The U.S. Supreme Court has never ruled that abortion is legal or, conversely,
that it is illegal. Abortion itself is not a constitutional issue. The Supreme Court
decisions that have shaped access to abortion have been based on the legal
theory of privacy. The Court has been concerned with the extent to which
legislatures may regulate the medical care practitioner–patient relationship,
not with abortion as a right independent of the medical care
practitioner–patient relationship. Legally, it matters little that the cases that
are prosecuted concern abortion rather than orthopedic surgery. Politically,
there is no strong lobby group pushing legislatures to regulate or deregulate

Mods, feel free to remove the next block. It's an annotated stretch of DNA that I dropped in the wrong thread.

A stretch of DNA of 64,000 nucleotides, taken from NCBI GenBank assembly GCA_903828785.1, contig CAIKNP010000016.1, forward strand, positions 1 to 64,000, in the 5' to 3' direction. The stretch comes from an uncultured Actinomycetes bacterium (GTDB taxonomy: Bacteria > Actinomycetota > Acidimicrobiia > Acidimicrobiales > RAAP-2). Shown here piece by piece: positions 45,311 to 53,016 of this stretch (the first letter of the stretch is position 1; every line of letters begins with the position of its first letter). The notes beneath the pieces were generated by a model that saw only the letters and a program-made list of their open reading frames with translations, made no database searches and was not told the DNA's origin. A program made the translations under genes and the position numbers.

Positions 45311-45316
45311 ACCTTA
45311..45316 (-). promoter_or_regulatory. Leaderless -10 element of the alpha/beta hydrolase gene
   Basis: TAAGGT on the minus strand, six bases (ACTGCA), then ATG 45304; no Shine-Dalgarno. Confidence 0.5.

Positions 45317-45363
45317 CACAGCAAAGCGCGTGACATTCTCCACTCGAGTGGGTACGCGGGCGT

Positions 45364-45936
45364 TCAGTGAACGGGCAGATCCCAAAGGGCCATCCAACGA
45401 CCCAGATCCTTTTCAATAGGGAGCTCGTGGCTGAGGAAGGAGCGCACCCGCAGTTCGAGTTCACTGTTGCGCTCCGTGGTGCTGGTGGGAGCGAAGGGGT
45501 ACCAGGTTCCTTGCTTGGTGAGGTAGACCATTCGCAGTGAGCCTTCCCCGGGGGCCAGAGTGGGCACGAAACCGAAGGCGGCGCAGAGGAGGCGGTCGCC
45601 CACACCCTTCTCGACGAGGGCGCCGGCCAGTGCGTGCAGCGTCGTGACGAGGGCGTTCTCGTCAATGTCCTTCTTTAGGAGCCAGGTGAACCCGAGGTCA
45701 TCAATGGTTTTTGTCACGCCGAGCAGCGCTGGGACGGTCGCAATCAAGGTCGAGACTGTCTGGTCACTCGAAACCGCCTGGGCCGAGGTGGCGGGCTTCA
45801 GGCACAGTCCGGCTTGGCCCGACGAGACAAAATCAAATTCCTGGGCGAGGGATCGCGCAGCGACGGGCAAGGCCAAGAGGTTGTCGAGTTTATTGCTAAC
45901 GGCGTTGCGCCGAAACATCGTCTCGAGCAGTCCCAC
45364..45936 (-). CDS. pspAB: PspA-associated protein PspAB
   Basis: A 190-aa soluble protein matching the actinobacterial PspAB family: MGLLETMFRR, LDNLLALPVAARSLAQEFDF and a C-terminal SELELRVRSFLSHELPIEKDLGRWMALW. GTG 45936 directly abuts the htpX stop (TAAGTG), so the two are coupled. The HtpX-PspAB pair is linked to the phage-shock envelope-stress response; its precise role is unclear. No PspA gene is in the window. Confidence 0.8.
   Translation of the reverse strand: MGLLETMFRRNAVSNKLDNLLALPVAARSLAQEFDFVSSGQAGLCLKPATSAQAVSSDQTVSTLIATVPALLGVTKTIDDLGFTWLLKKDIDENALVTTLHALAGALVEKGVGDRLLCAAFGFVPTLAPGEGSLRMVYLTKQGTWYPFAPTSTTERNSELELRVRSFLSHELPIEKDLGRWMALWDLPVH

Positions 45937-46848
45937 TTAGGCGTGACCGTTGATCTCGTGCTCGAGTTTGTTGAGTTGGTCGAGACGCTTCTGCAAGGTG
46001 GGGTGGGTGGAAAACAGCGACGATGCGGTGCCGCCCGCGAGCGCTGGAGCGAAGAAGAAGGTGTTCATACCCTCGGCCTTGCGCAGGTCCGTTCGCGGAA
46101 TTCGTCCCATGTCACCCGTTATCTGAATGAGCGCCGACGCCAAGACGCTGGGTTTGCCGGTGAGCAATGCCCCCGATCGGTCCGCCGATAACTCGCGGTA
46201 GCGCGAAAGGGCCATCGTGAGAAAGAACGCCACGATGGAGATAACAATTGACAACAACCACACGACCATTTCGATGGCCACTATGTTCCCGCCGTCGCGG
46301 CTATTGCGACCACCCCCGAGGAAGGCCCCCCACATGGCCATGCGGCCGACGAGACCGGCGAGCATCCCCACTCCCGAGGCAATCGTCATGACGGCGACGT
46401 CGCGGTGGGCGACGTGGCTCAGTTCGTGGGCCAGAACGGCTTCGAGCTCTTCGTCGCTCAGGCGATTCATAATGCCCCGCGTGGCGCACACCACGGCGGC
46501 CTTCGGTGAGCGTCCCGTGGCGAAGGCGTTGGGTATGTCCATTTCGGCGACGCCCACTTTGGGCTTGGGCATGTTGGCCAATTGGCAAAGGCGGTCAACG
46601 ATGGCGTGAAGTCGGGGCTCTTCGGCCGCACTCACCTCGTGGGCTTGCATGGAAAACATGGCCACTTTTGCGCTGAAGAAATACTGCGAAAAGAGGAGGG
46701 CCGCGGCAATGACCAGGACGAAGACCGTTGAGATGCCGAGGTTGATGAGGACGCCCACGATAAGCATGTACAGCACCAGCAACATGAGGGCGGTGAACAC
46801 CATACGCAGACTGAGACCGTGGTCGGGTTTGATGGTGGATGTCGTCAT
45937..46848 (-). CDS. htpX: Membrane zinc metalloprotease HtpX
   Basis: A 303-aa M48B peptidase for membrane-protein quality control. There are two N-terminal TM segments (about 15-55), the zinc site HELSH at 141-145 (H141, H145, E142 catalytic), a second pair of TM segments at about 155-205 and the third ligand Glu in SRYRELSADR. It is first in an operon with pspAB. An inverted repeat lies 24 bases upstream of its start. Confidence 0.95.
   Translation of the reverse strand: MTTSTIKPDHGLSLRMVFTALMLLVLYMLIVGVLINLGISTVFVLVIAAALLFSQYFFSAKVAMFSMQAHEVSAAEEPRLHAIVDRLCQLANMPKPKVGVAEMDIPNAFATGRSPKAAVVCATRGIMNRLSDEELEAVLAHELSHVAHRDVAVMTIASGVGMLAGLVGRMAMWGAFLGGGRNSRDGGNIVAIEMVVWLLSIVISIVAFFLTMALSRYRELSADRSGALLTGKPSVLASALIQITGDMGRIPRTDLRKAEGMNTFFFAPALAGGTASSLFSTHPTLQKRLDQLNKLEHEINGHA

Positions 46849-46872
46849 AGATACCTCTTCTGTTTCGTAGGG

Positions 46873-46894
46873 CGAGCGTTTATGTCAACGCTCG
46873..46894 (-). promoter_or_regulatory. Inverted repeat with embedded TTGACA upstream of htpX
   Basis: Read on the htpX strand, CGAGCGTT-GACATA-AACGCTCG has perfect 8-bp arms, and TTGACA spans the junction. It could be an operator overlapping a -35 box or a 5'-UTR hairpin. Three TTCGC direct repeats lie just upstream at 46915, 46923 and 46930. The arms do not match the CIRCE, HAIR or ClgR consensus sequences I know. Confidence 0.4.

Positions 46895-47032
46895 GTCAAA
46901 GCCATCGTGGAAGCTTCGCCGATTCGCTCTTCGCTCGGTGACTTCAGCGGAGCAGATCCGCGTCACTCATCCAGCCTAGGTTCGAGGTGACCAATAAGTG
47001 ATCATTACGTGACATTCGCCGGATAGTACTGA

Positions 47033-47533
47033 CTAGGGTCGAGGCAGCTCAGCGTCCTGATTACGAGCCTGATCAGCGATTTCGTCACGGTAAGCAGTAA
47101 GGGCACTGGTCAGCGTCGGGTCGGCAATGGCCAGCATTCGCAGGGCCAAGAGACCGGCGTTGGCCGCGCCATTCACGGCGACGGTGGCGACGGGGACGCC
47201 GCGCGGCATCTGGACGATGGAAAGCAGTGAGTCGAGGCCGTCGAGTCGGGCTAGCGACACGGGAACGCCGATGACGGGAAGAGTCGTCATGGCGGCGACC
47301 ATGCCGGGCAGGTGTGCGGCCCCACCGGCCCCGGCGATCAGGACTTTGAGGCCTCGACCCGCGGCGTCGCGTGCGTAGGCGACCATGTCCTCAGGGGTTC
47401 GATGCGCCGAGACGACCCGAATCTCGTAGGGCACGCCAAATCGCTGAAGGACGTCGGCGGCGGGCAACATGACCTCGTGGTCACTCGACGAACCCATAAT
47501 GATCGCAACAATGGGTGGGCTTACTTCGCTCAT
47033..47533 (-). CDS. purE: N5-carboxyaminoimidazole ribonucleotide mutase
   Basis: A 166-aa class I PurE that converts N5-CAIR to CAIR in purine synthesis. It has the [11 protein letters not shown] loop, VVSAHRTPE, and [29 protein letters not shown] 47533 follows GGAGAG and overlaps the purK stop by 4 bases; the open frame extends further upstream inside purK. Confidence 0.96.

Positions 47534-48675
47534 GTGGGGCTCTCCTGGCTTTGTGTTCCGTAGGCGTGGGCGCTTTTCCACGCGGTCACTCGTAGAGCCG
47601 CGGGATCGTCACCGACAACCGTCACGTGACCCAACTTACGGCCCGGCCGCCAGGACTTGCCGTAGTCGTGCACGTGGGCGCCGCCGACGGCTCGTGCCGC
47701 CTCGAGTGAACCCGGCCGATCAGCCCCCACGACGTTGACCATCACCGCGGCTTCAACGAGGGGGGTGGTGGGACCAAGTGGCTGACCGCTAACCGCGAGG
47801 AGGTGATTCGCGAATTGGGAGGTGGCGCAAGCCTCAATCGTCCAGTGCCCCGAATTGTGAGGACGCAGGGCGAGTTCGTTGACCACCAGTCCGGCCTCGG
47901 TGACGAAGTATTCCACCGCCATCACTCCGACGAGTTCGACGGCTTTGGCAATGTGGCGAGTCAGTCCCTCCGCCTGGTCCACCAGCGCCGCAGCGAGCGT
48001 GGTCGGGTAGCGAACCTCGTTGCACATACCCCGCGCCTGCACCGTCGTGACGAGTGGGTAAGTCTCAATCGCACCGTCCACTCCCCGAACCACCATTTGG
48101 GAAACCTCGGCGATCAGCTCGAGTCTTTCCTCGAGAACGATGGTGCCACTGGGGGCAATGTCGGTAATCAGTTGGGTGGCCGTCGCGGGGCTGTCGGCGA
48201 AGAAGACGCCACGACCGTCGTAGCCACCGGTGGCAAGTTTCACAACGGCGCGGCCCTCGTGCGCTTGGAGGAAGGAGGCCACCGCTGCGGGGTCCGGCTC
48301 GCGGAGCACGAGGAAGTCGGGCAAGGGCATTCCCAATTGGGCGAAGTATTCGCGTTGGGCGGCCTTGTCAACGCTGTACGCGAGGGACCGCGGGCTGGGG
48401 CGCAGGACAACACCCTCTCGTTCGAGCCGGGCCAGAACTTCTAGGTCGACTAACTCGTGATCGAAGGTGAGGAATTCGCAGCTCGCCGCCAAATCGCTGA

access to orthopedic surgery. Concerned citizens do not seek injunctions to
prevent strangers from having an arthroplasty.
Over the past several hundred years, the legality of abortion has changed with
cultural norms. The antiabortion laws that were found to violate a woman’s
privacy unconstitutionally in Roe v. Wade had their roots in laws passed in the
nineteenth century to protect women from the medical hazards of unsterile
abortions. Abortion was legal when the Constitution was adopted but had been
illegal in earlier periods. It is meaningless to argue that there is a historical
justification for either banning abortion or making it universally available.
Medieval societies banned abortion, but they also limited medical treatment in
general. Societies that allowed abortion were frequently oppressive to women
in other fundamental ways. Whatever legal course society chooses for abortion
must be rooted in contemporary needs and values.